Practice, practice, practice creates geniuses, writes David Brooks in the New York Times. Forget the “divine spark.” It’s not easy being a genius.
If you wanted to picture how a typical genius might develop, you’d take a girl who possessed a slightly above average verbal ability.
Introduce her to a famous novelist to give her “a vision of her future self.”
It would also help if one of her parents died when she was 12, infusing her with a profound sense of insecurity and fueling a desperate need for success.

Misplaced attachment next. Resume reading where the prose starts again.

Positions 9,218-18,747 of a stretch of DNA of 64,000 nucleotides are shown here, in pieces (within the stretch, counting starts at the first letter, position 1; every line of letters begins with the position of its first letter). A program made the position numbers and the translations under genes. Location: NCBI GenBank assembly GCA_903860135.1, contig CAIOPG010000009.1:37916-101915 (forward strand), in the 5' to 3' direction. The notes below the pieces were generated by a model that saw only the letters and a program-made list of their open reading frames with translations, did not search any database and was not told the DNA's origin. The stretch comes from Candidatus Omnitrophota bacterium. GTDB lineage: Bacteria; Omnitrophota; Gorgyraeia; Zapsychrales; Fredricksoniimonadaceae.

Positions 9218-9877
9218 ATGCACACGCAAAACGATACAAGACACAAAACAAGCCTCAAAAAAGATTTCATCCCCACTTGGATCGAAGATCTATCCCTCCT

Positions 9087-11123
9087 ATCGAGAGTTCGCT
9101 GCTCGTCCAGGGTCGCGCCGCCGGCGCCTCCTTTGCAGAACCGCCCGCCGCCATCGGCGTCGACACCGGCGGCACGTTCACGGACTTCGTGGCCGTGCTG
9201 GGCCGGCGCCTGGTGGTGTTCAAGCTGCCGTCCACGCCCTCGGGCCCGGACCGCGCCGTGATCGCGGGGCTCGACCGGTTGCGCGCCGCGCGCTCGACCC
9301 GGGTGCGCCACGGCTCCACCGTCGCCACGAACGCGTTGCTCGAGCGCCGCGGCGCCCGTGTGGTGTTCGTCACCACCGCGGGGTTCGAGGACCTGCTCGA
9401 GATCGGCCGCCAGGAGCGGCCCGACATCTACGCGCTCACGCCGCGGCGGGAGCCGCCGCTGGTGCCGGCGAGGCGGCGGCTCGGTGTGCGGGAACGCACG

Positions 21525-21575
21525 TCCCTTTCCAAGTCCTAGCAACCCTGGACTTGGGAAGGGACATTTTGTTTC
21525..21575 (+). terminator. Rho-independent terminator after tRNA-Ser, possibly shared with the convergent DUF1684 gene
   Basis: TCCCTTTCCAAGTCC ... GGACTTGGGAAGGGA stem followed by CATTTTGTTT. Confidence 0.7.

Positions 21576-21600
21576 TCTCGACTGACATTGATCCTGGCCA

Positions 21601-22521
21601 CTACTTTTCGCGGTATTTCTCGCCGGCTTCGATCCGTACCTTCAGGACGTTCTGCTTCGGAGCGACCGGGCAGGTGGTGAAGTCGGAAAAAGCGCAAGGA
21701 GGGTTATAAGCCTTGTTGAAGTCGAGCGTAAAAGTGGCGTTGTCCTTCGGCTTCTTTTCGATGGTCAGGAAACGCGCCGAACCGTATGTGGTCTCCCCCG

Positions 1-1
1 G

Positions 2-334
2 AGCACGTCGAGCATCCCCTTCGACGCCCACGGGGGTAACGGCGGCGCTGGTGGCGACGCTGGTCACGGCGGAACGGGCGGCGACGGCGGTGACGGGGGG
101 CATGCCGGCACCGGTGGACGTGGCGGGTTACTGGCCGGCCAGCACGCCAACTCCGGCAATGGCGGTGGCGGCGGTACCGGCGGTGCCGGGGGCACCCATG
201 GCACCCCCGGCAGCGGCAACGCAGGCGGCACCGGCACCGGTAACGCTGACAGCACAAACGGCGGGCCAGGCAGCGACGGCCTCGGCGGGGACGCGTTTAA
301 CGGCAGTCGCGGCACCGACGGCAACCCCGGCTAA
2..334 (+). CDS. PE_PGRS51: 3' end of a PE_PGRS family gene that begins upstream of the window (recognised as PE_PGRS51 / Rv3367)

Hmmm. Seems a bit extreme.
Armed with this ambition, she would read novels and literary biographies without end. . . . Then she would practice writing. Her practice would be slow, painstaking and error-focused.
I think this is a formula for producing competent writers, not geniuses.